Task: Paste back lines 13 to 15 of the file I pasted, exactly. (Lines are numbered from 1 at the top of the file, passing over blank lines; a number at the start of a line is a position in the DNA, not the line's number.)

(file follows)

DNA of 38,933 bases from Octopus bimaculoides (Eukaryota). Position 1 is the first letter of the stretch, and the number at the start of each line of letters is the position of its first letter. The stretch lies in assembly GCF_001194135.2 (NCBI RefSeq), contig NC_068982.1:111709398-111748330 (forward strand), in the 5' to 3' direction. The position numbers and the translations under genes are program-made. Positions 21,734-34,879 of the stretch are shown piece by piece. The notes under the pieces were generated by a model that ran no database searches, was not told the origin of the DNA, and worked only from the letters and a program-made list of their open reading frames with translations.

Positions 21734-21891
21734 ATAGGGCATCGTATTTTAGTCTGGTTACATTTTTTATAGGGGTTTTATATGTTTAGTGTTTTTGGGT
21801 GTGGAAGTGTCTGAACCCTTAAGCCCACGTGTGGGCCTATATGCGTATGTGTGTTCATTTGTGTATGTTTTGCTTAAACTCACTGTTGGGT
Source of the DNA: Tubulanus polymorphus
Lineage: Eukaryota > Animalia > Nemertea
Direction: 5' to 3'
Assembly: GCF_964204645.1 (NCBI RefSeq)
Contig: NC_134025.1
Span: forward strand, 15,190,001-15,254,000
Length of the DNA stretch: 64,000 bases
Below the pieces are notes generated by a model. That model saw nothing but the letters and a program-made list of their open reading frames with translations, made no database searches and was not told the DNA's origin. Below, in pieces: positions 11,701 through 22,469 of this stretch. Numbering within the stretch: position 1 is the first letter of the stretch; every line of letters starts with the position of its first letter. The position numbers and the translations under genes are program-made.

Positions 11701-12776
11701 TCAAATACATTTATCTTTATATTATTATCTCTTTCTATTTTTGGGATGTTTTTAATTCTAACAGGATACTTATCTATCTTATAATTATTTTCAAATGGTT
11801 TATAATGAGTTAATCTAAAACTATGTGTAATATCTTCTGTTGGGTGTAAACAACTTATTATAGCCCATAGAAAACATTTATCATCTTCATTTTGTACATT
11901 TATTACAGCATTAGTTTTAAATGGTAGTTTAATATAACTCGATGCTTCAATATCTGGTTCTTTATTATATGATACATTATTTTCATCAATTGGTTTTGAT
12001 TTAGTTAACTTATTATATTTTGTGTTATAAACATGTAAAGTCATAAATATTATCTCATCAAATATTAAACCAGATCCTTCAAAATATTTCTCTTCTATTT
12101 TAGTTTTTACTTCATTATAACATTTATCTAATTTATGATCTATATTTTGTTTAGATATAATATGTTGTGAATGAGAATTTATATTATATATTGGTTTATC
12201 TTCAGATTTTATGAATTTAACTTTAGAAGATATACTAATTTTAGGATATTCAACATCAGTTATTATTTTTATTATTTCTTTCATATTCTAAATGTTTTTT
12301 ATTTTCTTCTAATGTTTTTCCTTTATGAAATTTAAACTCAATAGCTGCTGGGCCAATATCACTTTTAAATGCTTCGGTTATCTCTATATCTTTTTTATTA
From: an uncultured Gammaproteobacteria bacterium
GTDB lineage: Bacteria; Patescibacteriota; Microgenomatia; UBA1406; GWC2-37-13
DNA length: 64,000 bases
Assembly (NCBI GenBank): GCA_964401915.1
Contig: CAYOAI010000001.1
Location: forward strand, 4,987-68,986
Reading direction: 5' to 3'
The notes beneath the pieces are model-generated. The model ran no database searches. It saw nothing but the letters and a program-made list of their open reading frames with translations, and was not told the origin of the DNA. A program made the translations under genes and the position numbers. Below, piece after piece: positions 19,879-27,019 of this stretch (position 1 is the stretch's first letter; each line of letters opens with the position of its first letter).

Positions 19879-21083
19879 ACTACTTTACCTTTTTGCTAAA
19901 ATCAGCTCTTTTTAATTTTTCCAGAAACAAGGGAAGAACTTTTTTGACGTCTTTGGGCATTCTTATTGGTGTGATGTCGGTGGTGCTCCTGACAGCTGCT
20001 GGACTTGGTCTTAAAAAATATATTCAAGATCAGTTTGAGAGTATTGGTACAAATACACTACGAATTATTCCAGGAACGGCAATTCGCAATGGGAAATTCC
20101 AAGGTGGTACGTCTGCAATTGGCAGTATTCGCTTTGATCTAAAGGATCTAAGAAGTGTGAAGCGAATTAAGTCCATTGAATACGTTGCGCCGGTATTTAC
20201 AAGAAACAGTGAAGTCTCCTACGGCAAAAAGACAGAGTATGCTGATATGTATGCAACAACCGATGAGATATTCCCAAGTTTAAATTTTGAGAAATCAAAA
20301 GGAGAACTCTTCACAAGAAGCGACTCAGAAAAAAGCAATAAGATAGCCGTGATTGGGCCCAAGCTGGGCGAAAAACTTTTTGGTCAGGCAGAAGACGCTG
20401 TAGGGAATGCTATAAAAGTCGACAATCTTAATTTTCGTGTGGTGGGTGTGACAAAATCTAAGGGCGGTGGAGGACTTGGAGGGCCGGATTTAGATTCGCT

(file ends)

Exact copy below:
Positions 11701-12776
11701 TCAAATACATTTATCTTTATATTATTATCTCTTTCTATTTTTGGGATGTTTTTAATTCTAACAGGATACTTATCTATCTTATAATTATTTTCAAATGGTT
11801 TATAATGAGTTAATCTAAAACTATGTGTAATATCTTCTGTTGGGTGTAAACAACTTATTATAGCCCATAGAAAACATTTATCATCTTCATTTTGTACATT